American Heritage® Dictionary of the English Language, Fourth Edition
- v. To enhance in appearance by adding decorative touches; embellish: a coat that was garnished with a fur collar.
- v. To decorate (prepared food or drink) with small colorful or savory items: garnished the potatoes with parsley.
- v. Law To garnishee.
- n. Ornamentation; embellishment.
- n. An embellishment added to a prepared food or drink for decoration or added flavor.
- n. Slang An unwarranted fee, such as one extorted from a new prisoner by a jailer.
Century Dictionary and Cyclopedia
- 1. To fortify; defend.
- To adorn; decorate with ornaments or appendages; set off.
- To fit with fetters.
- To furnish; supply; garrison.
- In cookery, to ornament, as a dish, with something laid round it.
- In law, to warn; give notice. Specifically— To summon in, so as to take part in litigation already pending between others.
- n. Ornament; something added for embellishment; decoration; dress; array.
- n. In cookery, something placed round or added to a principal dish at table, either for embellishment merely or for use as a relish.
- n. A set of dishes, plates, and the like, for table use.
- n. Fetters.
- n. A fee, as to a servant; specifically, money formerly paid by a prisoner on his going to prison as a fee to fellow-prisoners: now illegal.
- v. To decorate with ornamental appendages; to set off; to adorn; to embellish; as, all within with flowers was garnished.
- v. cooking To ornament, as a dish, with something laid about it; as, a dish garnished with parsley.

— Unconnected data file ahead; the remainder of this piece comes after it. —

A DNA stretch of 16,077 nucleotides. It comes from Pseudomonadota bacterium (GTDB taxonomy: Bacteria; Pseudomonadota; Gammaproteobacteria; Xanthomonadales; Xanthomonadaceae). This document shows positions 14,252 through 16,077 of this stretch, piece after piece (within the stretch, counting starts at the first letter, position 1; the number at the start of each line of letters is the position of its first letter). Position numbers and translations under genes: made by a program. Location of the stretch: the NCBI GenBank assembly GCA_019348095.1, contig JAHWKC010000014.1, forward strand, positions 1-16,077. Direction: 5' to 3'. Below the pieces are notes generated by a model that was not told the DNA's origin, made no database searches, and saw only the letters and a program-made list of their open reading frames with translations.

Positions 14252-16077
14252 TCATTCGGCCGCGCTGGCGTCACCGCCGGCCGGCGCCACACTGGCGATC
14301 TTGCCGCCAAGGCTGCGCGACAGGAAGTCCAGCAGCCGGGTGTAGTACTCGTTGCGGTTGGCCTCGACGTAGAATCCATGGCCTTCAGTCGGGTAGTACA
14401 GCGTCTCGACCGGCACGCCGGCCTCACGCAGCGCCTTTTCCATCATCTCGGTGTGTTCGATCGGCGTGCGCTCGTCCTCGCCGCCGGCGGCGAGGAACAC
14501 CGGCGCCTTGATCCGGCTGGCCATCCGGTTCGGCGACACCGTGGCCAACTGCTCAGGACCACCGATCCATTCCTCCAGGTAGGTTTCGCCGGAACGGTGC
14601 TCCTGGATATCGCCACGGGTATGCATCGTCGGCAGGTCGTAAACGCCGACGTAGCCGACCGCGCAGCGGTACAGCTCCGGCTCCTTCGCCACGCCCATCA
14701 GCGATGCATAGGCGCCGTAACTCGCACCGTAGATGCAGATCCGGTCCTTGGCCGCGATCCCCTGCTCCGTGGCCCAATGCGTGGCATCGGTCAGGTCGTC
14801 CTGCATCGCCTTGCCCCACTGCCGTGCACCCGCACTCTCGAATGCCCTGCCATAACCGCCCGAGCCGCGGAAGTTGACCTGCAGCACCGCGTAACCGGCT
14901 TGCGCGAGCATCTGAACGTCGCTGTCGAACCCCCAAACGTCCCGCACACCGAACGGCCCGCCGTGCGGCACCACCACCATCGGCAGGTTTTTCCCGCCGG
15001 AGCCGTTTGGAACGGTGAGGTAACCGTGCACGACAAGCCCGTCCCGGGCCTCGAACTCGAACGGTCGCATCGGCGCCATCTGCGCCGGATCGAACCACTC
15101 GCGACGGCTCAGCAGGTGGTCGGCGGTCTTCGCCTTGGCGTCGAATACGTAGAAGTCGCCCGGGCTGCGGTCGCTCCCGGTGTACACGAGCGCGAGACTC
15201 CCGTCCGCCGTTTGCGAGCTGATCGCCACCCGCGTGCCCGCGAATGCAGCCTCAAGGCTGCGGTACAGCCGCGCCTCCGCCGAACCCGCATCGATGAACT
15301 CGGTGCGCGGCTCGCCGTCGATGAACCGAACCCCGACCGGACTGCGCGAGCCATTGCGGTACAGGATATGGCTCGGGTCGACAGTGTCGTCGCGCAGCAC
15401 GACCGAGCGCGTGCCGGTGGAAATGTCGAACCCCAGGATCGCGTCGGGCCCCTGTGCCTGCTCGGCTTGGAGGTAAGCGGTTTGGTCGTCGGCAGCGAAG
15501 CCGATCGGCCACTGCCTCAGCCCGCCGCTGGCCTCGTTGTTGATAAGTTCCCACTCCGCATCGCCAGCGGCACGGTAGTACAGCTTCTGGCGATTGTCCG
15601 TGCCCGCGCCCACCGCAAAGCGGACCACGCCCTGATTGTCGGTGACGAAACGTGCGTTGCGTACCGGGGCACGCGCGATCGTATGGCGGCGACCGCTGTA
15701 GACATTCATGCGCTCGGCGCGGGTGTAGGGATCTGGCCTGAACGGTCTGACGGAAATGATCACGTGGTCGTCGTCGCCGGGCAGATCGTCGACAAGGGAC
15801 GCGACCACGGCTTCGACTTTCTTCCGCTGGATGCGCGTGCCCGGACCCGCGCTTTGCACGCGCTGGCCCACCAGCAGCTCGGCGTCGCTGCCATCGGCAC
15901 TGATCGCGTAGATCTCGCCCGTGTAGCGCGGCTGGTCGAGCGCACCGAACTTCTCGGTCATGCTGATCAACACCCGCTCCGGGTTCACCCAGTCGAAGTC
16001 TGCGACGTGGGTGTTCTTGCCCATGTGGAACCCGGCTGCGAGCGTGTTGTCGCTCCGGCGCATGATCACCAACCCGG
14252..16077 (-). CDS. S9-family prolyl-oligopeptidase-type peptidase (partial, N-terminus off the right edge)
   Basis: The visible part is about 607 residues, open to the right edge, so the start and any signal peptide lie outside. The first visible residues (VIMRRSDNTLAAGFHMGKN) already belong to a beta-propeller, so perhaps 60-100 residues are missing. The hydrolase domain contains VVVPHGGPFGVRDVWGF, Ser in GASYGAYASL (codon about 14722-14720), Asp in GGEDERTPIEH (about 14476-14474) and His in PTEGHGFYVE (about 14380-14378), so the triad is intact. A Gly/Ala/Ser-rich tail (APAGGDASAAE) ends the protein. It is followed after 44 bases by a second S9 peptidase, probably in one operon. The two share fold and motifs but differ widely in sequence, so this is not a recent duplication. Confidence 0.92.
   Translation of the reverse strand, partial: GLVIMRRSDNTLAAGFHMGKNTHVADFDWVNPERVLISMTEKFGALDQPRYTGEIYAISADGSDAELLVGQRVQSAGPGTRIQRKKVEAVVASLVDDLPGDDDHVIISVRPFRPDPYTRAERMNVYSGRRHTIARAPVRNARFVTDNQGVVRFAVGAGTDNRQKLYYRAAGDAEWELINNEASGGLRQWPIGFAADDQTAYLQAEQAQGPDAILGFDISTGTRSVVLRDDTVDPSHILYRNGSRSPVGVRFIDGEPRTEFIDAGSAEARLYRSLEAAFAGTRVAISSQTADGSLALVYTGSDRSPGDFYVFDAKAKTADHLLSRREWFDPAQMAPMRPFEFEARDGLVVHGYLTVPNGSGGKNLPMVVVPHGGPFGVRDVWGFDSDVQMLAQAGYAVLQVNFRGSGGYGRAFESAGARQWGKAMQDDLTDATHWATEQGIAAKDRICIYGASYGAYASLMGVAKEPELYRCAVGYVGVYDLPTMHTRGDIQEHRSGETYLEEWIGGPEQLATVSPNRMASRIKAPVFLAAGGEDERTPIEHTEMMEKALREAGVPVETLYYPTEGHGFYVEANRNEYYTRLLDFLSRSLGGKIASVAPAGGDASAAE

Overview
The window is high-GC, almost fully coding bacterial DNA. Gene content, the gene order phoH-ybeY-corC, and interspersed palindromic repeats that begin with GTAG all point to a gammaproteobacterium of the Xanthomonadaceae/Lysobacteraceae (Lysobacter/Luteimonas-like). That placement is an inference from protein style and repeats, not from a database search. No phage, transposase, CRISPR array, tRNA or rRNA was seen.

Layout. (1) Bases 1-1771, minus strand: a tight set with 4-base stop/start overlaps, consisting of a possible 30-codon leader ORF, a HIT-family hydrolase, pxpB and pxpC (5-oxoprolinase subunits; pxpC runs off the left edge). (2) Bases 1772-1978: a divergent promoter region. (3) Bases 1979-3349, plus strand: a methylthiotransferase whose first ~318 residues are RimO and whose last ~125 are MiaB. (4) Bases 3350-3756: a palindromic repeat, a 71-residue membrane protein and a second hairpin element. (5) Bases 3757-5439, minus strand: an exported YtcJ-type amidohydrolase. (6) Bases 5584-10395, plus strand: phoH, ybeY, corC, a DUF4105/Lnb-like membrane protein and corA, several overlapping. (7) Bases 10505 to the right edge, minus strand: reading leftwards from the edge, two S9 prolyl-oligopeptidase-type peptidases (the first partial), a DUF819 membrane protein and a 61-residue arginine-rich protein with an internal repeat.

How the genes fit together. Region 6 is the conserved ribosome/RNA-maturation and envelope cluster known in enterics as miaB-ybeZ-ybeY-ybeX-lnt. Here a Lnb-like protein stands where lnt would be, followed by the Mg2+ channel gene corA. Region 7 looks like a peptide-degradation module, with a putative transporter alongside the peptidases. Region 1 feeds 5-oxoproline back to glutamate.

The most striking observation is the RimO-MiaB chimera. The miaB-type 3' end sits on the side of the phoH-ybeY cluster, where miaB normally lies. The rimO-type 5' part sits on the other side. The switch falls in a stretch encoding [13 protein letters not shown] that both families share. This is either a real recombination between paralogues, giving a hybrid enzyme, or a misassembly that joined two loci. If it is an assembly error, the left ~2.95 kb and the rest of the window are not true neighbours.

- v. To furnish; to supply.
- v. To fit with fetters.
- v. law To warn by garnishment; to give notice to; to garnishee.
- n. a set of dishes, often pewter, containing a dozen pieces of several types.
- n. pewter vessels in general.
GNU Webster's 1913
- v. To decorate with ornamental appendages; to set off; to adorn; to embellish.
- v. (Cookery) To ornament, as a dish, with something laid about it.
- v. To furnish; to supply.
- v. Cant To fit with fetters.
- v. (Law) To warn by garnishment; to give notice to; to garnishee. See Garnishee, v. t.
- n. Something added for embellishment; decoration; ornament; also, dress; garments, especially such as are showy or decorated.
- n. (Cookery) Something set round or upon a dish as an embellishment, such as parsley. See Garnish, v. t., 2.
- n. Cant Fetters.
- n. Cant A fee; specifically, in English jails, formerly an unauthorized fee demanded by the old prisoners of a newcomer.
- v. decorate (food), as with parsley or other ornamental foods
- n. any decoration added as a trimming or adornment
- v. take a debtor's wages on legal orders, such as for child support
- n. something (such as parsley) added to a dish for flavor or decoration